Markus Völter, Konstantin Solomatov. Language Modularization and Composition with Projectional Language Workbenches illustrated with MPS. In Mark G. J. van den Brand, Brian Malloy, Steffen Staab, editors, Software Language Engineering, Third International Conference, SLE 2010, Eindhoven, The Netherlands, October 12-13, 2010, Revised Selected Papers. Lecture Notes in Computer Science, pages 383-430, Springer, 2010.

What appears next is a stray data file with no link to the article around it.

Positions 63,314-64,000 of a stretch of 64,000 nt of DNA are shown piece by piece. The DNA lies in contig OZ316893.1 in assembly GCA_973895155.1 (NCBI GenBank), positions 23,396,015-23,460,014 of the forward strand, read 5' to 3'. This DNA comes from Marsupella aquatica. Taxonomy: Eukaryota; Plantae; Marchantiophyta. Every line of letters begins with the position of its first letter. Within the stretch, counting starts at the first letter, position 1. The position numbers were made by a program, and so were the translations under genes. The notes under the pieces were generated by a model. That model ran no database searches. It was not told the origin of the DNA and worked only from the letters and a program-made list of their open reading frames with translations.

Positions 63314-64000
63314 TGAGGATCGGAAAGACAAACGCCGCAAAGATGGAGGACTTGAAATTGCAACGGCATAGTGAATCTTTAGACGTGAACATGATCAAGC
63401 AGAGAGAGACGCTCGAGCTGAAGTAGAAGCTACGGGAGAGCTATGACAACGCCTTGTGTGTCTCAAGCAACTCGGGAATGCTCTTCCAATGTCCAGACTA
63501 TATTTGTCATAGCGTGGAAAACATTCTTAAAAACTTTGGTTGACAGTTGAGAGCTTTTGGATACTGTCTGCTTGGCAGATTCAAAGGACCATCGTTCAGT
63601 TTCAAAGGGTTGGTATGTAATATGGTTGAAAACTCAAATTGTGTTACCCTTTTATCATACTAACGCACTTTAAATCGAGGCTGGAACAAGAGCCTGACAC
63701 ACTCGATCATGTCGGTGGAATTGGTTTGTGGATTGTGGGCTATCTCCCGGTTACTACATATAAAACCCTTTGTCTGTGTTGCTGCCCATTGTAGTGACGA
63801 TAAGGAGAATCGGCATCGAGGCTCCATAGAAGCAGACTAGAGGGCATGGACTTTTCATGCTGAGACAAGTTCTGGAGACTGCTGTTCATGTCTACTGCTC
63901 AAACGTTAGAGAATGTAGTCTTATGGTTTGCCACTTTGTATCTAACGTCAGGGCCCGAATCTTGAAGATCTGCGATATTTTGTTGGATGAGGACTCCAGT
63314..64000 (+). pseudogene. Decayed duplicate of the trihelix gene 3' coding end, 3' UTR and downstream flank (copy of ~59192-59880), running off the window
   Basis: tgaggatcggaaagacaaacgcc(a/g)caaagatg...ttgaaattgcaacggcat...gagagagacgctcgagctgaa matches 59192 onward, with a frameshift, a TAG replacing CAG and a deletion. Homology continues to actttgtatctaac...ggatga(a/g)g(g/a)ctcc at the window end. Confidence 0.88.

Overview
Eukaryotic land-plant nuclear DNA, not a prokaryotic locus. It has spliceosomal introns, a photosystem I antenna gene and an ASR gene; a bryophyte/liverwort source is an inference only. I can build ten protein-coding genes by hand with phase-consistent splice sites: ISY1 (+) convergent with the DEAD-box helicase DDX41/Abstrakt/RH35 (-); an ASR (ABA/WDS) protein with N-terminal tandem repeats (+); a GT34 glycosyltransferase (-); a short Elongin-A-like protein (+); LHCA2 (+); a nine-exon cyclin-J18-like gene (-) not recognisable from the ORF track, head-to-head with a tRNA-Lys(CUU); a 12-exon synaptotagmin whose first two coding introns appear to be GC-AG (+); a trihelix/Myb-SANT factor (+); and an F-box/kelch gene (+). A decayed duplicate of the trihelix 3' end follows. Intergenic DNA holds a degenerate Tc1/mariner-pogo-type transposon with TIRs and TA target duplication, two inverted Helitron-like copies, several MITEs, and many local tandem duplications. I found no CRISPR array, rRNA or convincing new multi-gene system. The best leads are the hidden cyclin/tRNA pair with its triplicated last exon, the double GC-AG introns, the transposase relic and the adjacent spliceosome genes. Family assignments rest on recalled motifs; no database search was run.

The language community has had a discussion about different styles of languages for a long time: big languages with many specific concepts (ABAP, Cobol), or small languages with few, but very powerful and orthogonal concepts (Lisp, Smalltalk)? With the advent of projectional language workbenches a new class of language becomes possible that can combine the best of both approaches: modular languages. Modular Languages use a relatively small general-purpose core and can be extended with more (domain specific) concepts as needed. Projectional language workbenches support this approach by alleviating the problems of language composition for parser-based languages by not using grammars and parsers at all. They also enable IDE extension as a side benefit. In this paper we argue why modular languages are useful and illustrate the idea with a couple of small examples. We also present a number of language composition techniques for JetBrains MPS, an open source projectional language workbench.